Guest Post: Mormonism as a Muse
“A place that wasn’t quite Zion, but tried.” (Hunt Steenblik, Rachel. “Jane.” I Gave Her A Name.)
Mormonism lives in a tender place in my body. I carry it with me at all times. In the past, it has felt like a thirsty desert–crying out for rain. A special brand of anger. Other times, the anger radiates in my body and feels like it cannot be contained. Sometimes, I have no words. I remember “Jesus wept.”
What do you say when the most beautiful nurturing place in your life has been dangerous and cruel all along? What do you say when the revelation you need hasn’t come? What do you say when you wish you could completely remove it from yourself and you can’t?
There is no microchip to remove from my skull. There is no way to untangle myself from Mormonism. My parents met because of Mormonism. They wouldn’t have chosen each other if not for Mormonism. I wouldn’t be alive if it weren’t for Mormonism. To be honest, I don’t want to know what my life would look like without it.
I was raised by Mormon people. Mormon people taught me how to make love palpable and tangible. Love was something you could touch and taste and smell. It was ding-dong ditches, chocolate chip cookies, linger-longers, helping people pack boxes, sending cards, preschool co-ops, receiving hot meals when my siblings were born, singing camp songs, and visits. It was a warm security that wrapped around my childhood and adolescence. Mormonism provided me with a study stream of caring adults in my life from a young age. When I was 6 years old, my primary teacher had twinkly eyes, wrinkled hands, and a soft voice. She always gave us neon yellow gum after class. I remember watching her pop the neon yellow gum tablets out of the plastic package, hearing it click and watching them fall into her small hands. As I grew older, she would often stop me when she saw me and take my hand and ask me how I was doing. Her complete attention was always on me in those moments. She cared in a way that couldn’t be pretended.
Nonetheless, in seminary, a thought sometimes came into my mind, “Don’t run back into the burning building.” It was a line that I had written in a poem. Perhaps, it was a revelation. The burning building was tall, spacious, and had many rooms. One of those rooms had halls with burlap walls. It was acutely painful. I spent one lesson on “the attack on the family” digging my fingernails into my palm and pulsing. I didn’t know why. I wasn’t even out to myself at the time.
Mormonism is a muse and scourge for me. I don’t know if my conviction to wrestle with it says more about Mormonism or me. There are no tidy boxes or clean lines. No “the church is perfect, the people aren’t.” No “the gospel is true, the church isn’t.” I have qualms about and tenderness for the institution, theology, and people. None of them are perfect. The institution is generous and malevolent in turns. The theology is simultaneously full and empty. The people are charitable and cruel. Learning how to hold beauty and loss at the same time, even in the same hand, is necessary.
Last Sunday, a small pink-faced baby girl was blessed in sacrament meeting. I felt the hush come over the room. I’ve seen people brush away tears and hold their children closer after a blessing many times. I mostly felt sadness this time. It made me ache to see the men go up and the women stay sitting. The men smiled at each other. I watched a woman fold her daughter’s little arms. I can’t shake the ache from hearing a father give his daughter a name “by which she will be known on the records of the church.” This church will hurt her in ways she may never understand. I’ve witnessed far too many Mormon women unknowingly hurt themselves, each other, and their daughters. When I was 14, I asked my mother why her shoulders always seemed slightly hunched over. She said, “I’ve never wanted to come off like I was flaunting my body or trying to tempt anyone.” Patriarchy takes a toll we can see, but not always calculate. Sometimes, we cannot even see it. Many women around me sat through that baby blessing soaking in the love and power of that moment. I used to only see that. I still see it, but I see much more too.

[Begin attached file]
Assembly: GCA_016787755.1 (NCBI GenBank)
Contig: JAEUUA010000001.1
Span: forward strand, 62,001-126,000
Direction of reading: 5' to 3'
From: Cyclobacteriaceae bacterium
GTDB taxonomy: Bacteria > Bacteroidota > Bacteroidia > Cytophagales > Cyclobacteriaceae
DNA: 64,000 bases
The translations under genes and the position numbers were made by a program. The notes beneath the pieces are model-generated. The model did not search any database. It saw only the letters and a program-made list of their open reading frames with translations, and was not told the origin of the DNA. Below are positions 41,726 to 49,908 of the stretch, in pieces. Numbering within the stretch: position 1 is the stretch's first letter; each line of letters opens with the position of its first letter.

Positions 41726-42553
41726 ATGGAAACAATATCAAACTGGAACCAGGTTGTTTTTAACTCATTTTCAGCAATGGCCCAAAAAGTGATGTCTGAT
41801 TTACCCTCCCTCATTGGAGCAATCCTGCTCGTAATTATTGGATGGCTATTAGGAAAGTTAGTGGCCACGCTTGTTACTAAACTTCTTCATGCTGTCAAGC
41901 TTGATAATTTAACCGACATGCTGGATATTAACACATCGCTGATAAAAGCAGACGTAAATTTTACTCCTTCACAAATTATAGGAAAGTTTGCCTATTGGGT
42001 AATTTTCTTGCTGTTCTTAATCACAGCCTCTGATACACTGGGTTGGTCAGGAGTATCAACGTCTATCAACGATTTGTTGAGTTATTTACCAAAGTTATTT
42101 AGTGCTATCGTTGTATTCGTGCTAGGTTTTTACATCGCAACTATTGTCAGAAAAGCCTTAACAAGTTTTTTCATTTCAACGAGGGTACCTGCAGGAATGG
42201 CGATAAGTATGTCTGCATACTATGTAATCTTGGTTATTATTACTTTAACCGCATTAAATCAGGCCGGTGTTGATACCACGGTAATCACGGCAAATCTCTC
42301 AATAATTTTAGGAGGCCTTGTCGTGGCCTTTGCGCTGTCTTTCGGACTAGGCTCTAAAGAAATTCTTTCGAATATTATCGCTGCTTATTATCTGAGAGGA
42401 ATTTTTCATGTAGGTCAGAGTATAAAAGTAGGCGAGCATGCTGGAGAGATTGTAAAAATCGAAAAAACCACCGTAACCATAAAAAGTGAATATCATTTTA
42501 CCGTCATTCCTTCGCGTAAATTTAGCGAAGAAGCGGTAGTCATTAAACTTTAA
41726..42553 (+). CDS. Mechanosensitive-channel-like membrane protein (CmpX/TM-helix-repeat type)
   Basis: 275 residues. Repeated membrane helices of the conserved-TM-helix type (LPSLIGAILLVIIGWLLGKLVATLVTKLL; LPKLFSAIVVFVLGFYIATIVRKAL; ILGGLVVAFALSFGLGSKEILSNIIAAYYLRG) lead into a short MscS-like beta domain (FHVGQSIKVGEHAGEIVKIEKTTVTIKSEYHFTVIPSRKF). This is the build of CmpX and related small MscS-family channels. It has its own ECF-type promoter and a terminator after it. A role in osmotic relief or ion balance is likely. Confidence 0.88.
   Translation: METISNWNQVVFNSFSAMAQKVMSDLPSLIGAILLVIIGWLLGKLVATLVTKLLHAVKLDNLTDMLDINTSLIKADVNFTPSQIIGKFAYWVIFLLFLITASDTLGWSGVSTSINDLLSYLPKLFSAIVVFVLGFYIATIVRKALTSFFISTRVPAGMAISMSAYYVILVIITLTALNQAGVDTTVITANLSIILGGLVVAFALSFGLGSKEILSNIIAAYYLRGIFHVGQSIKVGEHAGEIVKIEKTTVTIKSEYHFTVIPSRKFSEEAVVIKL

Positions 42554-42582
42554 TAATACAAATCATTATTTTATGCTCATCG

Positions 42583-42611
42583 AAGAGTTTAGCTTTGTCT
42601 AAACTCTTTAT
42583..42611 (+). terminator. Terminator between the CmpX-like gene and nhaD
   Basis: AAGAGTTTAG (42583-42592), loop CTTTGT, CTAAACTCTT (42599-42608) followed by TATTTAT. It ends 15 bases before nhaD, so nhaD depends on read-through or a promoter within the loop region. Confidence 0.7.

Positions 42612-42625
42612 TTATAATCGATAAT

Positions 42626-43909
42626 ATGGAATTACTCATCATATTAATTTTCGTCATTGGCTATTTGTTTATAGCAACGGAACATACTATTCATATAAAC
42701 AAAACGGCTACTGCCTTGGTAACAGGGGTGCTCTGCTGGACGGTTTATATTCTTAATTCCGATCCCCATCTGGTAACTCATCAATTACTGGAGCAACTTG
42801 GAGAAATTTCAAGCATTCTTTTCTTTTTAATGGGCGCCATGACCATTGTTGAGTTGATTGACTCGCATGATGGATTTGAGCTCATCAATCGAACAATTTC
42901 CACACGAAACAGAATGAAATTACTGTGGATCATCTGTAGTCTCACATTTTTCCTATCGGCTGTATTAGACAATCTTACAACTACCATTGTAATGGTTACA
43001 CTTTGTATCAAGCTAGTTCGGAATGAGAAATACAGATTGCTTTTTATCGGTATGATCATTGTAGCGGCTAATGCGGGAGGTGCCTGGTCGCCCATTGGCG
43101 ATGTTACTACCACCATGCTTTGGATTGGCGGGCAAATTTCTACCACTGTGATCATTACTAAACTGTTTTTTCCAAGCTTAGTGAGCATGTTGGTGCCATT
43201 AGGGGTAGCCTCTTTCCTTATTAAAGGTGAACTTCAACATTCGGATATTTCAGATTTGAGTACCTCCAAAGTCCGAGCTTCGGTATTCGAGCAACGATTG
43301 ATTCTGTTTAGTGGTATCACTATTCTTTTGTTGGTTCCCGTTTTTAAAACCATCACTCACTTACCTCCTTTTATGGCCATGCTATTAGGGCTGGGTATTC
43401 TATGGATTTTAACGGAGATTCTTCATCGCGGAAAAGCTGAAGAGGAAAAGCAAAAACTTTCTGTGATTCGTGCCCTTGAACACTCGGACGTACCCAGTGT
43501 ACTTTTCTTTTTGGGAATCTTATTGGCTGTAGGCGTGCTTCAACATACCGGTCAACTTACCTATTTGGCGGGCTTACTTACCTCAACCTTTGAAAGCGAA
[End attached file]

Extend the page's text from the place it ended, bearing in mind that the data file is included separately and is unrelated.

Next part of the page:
I don’t know how to bridge the gap between the people I used to be and who I am now. I used to hear only love and power in the prophet’s words, “We need women who can speak out.” It’s hard to trust now. I trust myself more than ever before. I don’t regret it. However, I also feel farther away from the people I share the pew with than ever before. In bridging this gap, I believe the place to start is extending compassion to who I was when I didn’t see what I see now. It’s not a matter of “acknowledging” or “making peace with it.” It’s a matter of connection. There’s a connection between who I was and who I am now. There’s a connection between who I was and who those around me are now. Perhaps most importantly, there’s a connection between who I am and who those around me are. Uncovering this connection is a matter of courage. It’s a matter of courage because our community has very few sanctioned ways of speaking about the majority of what is happening in our lives. When we feel abandoned by God, we wait 10 years until we can say, “10 years ago, I felt abandoned by God,” “Now I don’t.”
Lest I finish without being sufficiently Mormon, I would like to provide a definition of a word. In the words of Brené Brown, “Courage is a heart word. The root of the word courage is cor–the Latin word for heart. In one of its earliest forms, the word courage meant “To speak one’s mind by telling all one’s heart.”
Elle Mae is a queer Mormon feminist who believes everyone has a spark of the Divine within themselves. She is a poet, singer, and student.